Credit card companies increase all prices.
Many small mom & pop businesses are at a competitive disadvantage because their price schedules cannot support credit card handling expenses charged to the vendor. The only credit card company contracts offered to them prohibit passing fees charged to vendors from being passed onto the credit card users. . Those small businesses would profit more if it were otherwise.
Retailers must increase their prices to both users and non-users of credit cards in order to defray the credit card fees due only to credit card users. Because we’re not offered that option, we use credit cards more often and prices to all users and non users of “plastic” are increased.
Purchasers preferring to pay by credit card are under-charged and those preferring lesser cash prices are over-charged. Individual retailers should determine what if any portion of their credit card fees they should “eat” as overhead expenses.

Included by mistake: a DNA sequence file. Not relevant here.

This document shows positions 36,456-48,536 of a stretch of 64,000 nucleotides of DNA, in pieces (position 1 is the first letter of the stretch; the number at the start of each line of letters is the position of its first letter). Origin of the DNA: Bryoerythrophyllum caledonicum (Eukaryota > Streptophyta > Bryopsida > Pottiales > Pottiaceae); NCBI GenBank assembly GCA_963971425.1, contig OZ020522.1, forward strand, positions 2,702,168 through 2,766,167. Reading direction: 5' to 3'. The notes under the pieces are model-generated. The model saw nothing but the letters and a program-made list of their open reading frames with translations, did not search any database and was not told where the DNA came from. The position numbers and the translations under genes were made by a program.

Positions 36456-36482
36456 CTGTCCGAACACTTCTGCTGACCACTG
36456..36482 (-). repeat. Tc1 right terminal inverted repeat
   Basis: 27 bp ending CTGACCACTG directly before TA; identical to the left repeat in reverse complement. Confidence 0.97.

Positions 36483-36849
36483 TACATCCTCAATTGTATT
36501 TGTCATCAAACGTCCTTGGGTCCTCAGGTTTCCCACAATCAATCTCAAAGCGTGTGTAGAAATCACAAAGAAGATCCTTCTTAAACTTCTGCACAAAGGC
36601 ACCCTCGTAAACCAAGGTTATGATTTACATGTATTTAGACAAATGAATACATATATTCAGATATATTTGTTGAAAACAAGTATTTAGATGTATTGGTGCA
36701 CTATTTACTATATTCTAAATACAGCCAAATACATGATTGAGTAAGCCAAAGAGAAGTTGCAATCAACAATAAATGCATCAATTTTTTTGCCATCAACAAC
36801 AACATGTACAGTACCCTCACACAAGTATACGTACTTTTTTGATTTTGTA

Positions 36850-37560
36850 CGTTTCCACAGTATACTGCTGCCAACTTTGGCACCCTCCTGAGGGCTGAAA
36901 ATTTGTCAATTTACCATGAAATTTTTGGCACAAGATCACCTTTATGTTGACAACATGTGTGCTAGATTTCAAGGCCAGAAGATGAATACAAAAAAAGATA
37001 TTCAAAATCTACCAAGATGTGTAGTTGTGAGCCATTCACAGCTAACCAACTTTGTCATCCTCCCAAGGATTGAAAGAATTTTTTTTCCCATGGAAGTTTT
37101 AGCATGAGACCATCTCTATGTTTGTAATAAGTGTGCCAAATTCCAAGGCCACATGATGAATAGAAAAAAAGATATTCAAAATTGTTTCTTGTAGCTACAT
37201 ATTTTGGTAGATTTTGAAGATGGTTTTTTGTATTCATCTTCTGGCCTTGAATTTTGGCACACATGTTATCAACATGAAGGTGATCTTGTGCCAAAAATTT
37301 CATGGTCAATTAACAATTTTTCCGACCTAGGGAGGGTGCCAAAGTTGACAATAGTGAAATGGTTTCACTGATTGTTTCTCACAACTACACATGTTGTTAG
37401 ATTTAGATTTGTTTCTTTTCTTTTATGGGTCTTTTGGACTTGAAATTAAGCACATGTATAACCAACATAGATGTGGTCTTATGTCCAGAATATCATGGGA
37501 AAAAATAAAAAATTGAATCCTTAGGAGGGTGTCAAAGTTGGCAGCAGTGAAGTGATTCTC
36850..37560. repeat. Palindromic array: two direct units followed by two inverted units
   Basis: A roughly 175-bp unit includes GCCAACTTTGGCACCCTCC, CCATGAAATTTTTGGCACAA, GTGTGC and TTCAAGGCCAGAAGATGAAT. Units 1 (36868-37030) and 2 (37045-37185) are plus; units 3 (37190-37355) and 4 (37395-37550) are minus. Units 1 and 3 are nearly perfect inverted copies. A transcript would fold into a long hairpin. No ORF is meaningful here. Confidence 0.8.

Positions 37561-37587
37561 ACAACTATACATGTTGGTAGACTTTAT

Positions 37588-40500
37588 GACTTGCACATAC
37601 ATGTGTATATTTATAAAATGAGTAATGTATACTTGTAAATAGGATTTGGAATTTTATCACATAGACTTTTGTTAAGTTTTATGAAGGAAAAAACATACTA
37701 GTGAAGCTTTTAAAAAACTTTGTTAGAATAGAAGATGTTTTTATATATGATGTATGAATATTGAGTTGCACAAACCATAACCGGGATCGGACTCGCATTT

States ignored rather than defended both vendors and purchasers from what are significant restraints of trade. Effectively almost all retail prices are now increased for the purpose of maximizing credit card companies’ profits.
A class action suit has been settled rather than going to trial.
In September 2013 a Brooklyn federal court will determine the acceptability of the agreed upon settlement between the defendants, (Visa and MasterCard issuers) and the plaintiff class of vendors that are clients of the card issuers.
Even if the court rejects the settlement, it is unlikely but Visa and MasterCard could voluntarily (as agreed within the proposed settlement) cease forbidding vendors from passing their card expenses on to the card users.
If Visa and MasterCard no longer enforce such a prohibition, competitive pressures would likely to induce similar behavior from other card issuers.
I’m not a lawyer but it’s my opinion the ten states’ prohibition of surcharge, would not apply in these cases if the vendors did not “bundle” the card charges with any other goods or services. Vendors need only itemize those charges to purchasers that explicitly choose to pay through a Visa or MasterCard card.
If the federal court’s settlement decision explicitly describes the prohibition of passing-on the fees as an illegal restraint of trade, it will apply to the defendants and to all other card issuers.
Consumers Are The Winners In The Visa/Mastercard Antitrust Settlement - Forbes